There are no two ways about it; the festive season is definitely a time for children. For your child with special needs, this Christmas shouldn’t be any different for them. While chewies can be essential, for most parents, this is a tool used in everyday lives, and so when it comes to Christmas, they are looking for something their child with special needs will love, something that is a bit different. Last week we spoke about a number of toys that are perfect for your little one this Christmas. Here is the second instalment of our two-part special to help give you inspiration for this years gifts.
Fidget toys from a practicality sense are brilliant for occupying fiddly fingers and aiding focus, but they make for fantastic fun for your little ones too. They come in all shapes and sizes. You can look at a wide range of bendy and flexy toys - the equivalent to Stretch Armstrong to you and me - to be squeezed, tugged, and pulled at your child's content.You could consider colourful twisty toys, which allow your little one to continuously make new shapes and sizes out of the original design. Tactile rubber puffer balls have also always remained a hit, made up of dozens of rubber hairs - these quirky balls hard to put down.
Musical play - while often a choice regretted by parents around December 27th - can have some wonderful benefits for your child with special needs. Experimenting with a variety of sounds can positively influence a child’s ability to listen. While some children with Autism face acute hypersensitivity to certain noises, musical instruments can offer a gentle and fun solution to help encourage them to create and embrace a selection of percussive sounds and vibrations for a multi-sensory experience. Keyboards and tambourines could be a solution, but if you are looking for something lighter on your little one's eardrums, you could consider an ocean drum - filled with tiny grains that resemble the sound of the lapping ocean - or water flutes. A toy they can have fun experimenting with a variety of water levels while creating their own soothing music in the process.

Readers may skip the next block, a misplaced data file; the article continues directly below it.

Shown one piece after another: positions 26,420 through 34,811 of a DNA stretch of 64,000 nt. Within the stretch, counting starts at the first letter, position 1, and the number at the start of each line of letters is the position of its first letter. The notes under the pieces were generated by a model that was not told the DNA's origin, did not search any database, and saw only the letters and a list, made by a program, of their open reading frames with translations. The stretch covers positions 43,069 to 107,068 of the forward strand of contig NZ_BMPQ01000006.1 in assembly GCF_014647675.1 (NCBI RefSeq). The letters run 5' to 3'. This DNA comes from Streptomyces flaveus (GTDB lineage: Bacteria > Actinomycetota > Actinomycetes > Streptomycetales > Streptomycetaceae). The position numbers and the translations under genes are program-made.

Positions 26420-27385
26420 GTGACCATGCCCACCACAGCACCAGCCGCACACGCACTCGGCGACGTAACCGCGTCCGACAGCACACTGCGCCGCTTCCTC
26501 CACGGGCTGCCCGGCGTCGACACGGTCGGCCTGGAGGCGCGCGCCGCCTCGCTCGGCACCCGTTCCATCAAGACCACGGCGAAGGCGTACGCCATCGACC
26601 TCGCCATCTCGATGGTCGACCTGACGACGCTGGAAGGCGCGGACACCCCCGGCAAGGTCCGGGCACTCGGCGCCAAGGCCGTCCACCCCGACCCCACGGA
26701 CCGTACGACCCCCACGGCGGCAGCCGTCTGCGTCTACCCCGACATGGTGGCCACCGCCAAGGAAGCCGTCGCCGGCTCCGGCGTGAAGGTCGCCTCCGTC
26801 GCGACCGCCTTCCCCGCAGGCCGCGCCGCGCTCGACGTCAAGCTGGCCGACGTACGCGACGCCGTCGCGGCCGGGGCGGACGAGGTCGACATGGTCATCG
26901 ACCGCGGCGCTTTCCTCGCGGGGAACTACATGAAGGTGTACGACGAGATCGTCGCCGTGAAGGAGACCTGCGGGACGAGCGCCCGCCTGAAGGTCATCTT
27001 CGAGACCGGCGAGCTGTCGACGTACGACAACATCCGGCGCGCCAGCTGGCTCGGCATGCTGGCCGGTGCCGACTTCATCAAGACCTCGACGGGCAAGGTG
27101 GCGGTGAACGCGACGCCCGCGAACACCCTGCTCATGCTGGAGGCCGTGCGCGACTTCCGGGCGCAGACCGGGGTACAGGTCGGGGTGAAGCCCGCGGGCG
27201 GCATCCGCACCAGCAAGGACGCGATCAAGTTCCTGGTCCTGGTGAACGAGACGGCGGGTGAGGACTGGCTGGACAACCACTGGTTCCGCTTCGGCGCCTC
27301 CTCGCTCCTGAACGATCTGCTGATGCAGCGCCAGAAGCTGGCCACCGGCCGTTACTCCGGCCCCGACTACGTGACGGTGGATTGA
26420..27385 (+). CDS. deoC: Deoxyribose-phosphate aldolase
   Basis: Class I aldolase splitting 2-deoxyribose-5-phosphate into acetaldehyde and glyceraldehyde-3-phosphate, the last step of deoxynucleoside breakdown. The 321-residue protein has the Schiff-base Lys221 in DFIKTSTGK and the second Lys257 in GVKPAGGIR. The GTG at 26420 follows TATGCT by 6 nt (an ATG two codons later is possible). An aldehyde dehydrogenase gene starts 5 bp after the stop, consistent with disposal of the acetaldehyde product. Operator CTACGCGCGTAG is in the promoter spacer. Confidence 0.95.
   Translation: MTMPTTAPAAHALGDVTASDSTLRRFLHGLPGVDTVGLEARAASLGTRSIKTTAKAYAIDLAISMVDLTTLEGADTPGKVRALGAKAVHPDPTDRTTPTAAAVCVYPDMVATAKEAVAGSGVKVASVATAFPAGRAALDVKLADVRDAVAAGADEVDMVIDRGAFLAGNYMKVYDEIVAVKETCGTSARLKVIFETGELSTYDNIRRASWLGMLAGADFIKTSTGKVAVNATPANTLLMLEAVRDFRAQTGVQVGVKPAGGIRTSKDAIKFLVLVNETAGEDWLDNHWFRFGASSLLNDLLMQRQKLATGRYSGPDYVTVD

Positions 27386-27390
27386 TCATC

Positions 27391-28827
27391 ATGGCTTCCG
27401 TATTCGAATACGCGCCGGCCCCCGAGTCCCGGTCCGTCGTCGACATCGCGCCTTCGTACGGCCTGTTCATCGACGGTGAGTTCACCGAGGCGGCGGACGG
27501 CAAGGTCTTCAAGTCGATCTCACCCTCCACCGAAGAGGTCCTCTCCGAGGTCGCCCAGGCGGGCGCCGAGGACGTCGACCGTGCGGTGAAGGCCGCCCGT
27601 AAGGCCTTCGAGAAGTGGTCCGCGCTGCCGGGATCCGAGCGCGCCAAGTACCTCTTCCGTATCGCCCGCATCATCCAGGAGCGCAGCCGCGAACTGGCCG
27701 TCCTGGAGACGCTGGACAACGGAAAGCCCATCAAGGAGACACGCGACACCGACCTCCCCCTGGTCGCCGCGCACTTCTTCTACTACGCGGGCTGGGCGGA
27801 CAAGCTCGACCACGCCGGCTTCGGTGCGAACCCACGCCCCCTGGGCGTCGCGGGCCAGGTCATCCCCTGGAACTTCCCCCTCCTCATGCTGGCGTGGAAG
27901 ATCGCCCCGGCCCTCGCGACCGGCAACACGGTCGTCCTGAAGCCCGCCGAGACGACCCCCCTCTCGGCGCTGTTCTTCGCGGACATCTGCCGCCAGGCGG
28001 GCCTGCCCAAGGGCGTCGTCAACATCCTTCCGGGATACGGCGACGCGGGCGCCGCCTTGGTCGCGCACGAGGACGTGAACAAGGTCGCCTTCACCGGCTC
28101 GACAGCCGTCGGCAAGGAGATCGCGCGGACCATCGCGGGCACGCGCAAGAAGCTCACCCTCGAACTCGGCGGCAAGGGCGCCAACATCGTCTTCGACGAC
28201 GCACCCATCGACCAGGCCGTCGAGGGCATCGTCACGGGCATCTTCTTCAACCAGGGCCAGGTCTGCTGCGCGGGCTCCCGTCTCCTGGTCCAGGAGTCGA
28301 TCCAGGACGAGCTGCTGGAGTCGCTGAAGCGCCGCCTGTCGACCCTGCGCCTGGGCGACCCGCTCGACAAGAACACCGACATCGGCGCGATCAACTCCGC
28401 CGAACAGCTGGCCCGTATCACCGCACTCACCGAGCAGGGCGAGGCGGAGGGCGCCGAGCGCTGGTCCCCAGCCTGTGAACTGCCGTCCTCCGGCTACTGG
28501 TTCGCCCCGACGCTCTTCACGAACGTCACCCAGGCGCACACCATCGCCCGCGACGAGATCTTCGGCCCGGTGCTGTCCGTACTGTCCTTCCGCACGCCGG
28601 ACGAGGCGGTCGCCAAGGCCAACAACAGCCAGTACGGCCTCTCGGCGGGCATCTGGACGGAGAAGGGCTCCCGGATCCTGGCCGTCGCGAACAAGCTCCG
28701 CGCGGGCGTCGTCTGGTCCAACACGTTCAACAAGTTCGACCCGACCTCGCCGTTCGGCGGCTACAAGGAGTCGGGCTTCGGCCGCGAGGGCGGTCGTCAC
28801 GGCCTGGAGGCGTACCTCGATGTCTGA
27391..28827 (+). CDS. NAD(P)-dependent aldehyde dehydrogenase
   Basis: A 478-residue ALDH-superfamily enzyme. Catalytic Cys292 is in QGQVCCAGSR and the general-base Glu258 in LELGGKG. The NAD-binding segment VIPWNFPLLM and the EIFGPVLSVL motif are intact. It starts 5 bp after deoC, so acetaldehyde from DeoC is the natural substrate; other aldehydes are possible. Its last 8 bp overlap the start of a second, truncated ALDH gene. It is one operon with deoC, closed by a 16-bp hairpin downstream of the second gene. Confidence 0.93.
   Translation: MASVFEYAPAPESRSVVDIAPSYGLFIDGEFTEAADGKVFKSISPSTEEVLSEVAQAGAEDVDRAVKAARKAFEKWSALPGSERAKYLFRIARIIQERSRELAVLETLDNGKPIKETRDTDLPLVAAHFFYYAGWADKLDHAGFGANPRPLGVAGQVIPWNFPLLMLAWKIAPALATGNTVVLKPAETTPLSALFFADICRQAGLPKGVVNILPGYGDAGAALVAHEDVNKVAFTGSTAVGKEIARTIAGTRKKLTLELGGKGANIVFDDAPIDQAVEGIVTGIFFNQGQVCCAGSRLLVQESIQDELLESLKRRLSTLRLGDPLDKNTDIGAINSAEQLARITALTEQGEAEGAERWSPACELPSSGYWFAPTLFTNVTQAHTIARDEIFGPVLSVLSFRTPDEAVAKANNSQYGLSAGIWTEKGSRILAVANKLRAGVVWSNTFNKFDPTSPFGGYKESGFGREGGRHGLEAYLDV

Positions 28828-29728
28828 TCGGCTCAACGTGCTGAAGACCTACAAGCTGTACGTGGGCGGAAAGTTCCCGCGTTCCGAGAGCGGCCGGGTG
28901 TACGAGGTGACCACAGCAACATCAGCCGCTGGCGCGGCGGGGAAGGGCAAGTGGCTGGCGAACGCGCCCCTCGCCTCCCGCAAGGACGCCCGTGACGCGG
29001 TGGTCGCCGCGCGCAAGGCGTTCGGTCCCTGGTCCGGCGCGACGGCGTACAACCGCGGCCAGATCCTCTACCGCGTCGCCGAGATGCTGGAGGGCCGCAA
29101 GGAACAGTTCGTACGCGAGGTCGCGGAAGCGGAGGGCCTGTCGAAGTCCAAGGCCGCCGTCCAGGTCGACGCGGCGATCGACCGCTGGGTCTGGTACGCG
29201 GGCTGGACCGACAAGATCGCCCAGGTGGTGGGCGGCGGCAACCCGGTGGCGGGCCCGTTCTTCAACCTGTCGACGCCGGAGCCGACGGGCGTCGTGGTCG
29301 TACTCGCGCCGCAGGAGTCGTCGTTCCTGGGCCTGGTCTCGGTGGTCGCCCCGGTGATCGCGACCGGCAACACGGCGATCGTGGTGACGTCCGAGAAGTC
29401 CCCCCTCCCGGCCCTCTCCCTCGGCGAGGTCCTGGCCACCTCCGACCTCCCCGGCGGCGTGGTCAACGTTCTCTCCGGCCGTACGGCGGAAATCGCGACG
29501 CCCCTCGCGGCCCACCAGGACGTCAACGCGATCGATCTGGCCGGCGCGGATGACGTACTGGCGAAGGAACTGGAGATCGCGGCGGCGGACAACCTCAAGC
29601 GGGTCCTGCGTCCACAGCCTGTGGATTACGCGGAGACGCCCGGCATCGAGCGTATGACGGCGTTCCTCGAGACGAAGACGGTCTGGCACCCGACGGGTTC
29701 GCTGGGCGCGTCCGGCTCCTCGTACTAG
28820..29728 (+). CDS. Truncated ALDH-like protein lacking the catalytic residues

Alternatives to instruments could be Tickle Buddies Monkey - this cheeky chappy will laugh hysterically and shake with his giggles - providing hours of entertainment for your little one. Noise boxes are a great stocking filler. You can choose from a variety of animal sounds that when upturned will make the noise of your child’s favourite animals, and help them experience some new ones too!
There are many online stores available for you to find the perfect gift for your child with special needs this year. We recommend trying;
We hope that our gift ideas to help you with your Christmas shopping and find the ideal presents. We’d love to hear from you. Post a picture below of the sensory toys that you can’t wait for your little one to unwrap this year.
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When it comes to special needs, both children and adults alike face challenges with everyday tasks. Drooling difficulties and food spillages are just some of the problems they can face. It can be uncomfortable for your child, and that shouldn’t have to be the case. Whether your child is at home, going to school or having a day out, bibs and aprons can be part of any outfit no matter the occasion.
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